A Lot or a Little?
What you will—and won't—find in this TV show.
The show portrays the medical field as a tough business that brings up difficult ethical dilemmas, and the takeaways are rarely black and white. That said, the stories showcase the heroic nature of most people in the medical profession. Themes include compassion and empathy. Many storylines also promote awareness of conditions like Alzheimer's, addiction, abortion, mental health issues, etc.
Positive Role Models
Most main characters are smart, ambitious, and dedicated to their jobs. They make mistakes and learn from them, aware that the stakes are high for their patients. Negative actions (cheating on partners, medical malpractice, etc.) usually bring about negative consequences, but not always right away.
The show revolves around a young White female doctor who starts off as a naive intern and eventually becomes the chief of surgery. The show has a diverse ensemble cast: Black women doctors are in leadership positions, intern classes often have more women than men, and women are often at the forefront of medical breakthroughs, though the color-blind casting of all of its main characters can feel simplistic, creating an impossible world where race and ethnicity do not affect characters' experiences. Interracial and queer relationships are featured and celebrated, and the show strives to feature well-rounded and non-stereotypical characters. Queer characters, including nonbinary people, aren't defined by being LGBTQ+, and people with disabilities, including doctors and patients, aren't defined by their physical or mental conditions.
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Violence & Scariness
Scenes aren't always graphic but are occasionally gory, involving surgeries, blood, critical injuries, and even death. Episodes deal with shootings, explosions, a plane crash, and other violent incidents.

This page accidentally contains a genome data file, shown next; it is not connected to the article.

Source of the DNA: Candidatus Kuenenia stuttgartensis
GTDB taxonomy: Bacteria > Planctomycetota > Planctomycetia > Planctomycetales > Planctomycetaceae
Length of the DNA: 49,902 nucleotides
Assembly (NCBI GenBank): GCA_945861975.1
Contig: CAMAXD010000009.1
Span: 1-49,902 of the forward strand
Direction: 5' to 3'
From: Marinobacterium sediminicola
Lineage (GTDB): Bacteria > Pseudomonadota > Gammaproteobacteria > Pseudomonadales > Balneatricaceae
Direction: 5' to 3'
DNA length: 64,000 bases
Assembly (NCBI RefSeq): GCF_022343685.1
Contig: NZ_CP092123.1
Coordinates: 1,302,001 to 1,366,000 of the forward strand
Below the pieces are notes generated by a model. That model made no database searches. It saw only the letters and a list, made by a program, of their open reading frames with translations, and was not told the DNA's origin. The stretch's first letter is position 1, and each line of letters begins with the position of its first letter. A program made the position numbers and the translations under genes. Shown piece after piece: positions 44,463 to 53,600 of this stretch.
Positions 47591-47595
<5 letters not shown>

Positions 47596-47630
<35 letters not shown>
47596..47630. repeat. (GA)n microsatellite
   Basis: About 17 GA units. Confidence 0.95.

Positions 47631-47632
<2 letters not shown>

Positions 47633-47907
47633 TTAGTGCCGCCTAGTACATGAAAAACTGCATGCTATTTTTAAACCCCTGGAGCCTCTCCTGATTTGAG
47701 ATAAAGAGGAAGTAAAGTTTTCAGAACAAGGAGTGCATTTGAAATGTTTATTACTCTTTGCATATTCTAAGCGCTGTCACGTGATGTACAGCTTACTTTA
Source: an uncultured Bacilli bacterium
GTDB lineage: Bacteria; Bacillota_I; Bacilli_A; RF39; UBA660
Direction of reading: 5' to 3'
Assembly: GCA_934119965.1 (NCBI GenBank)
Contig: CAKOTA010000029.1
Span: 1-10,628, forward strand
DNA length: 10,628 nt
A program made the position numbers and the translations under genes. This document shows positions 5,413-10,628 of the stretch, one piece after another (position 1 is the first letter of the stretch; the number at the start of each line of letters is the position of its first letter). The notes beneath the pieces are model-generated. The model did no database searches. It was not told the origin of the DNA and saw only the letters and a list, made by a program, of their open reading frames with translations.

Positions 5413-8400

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Sex, Romance & Nudity
The show puts a lot of emphasis on the characters' personal relationships, many of which are sexual in nature. There's plenty of bed-hopping between co-workers, including same-sex pairings. While the characters kiss, embrace, and have implied sex, no sensitive body parts are shown.
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Language includes "ass," "damn," "sucks," "bitch," "oh my God," "what the hell," etc.
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Drinking, Drugs & Smoking
Sobriety, addiction, and drug use are often brought up in storylines affecting main and side characters. Characters meet regularly at a local bar to de-stress after work. One character uses alcohol to the point that it negatively impacts his career, and he's temporarily suspended. But he eventually goes through rehab and makes positive changes.
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Parents Need to Know
Parents need to know that Grey's Anatomy is a long-running primetime medical drama centered on Meredith Grey (Ellen Pompeo) and her co-workers and friends who become family. The show is meant for an adult audience with adult themes, including sexual relationships among many of the show's characters, lots of blood and gore during surgeries, occasional violent incidents, and issues that affect many people around the country, such as gun violence, sexual assault, PTSD, and more. There's language along the lines of "bitch," "damn," and "what the hell," and characters -- though portrayed as empathetic and compassionate -- are flawed and often turn to alcohol to relieve stress. For adults and kids who like medical soap operas and can discuss the messages behind each episode, it's an excellent choice.
Is It Any Good?
The show's writers have proven that they're not above ridiculous plotlines involving ghost sex, doctors committing insurance fraud to save a child, or a man walking around with a bomb inside his body. But aside from the soapy storylines, what has hooked so many people on Grey's Anatomy since its release in 2005 is the complexity of its characters. So while Meredith is beautiful and smart, she's also remarkably flawed. As the series goes on, her story -- and those of her colleagues -- only deepen.
Did we miss something on diversity?
Research shows a connection between kids' healthy self-esteem and positive portrayals in media. That's why we've added a new "Diverse Representations" section to our reviews that will be rolling out on an ongoing basis. You can help us help kids by suggesting a diversity update.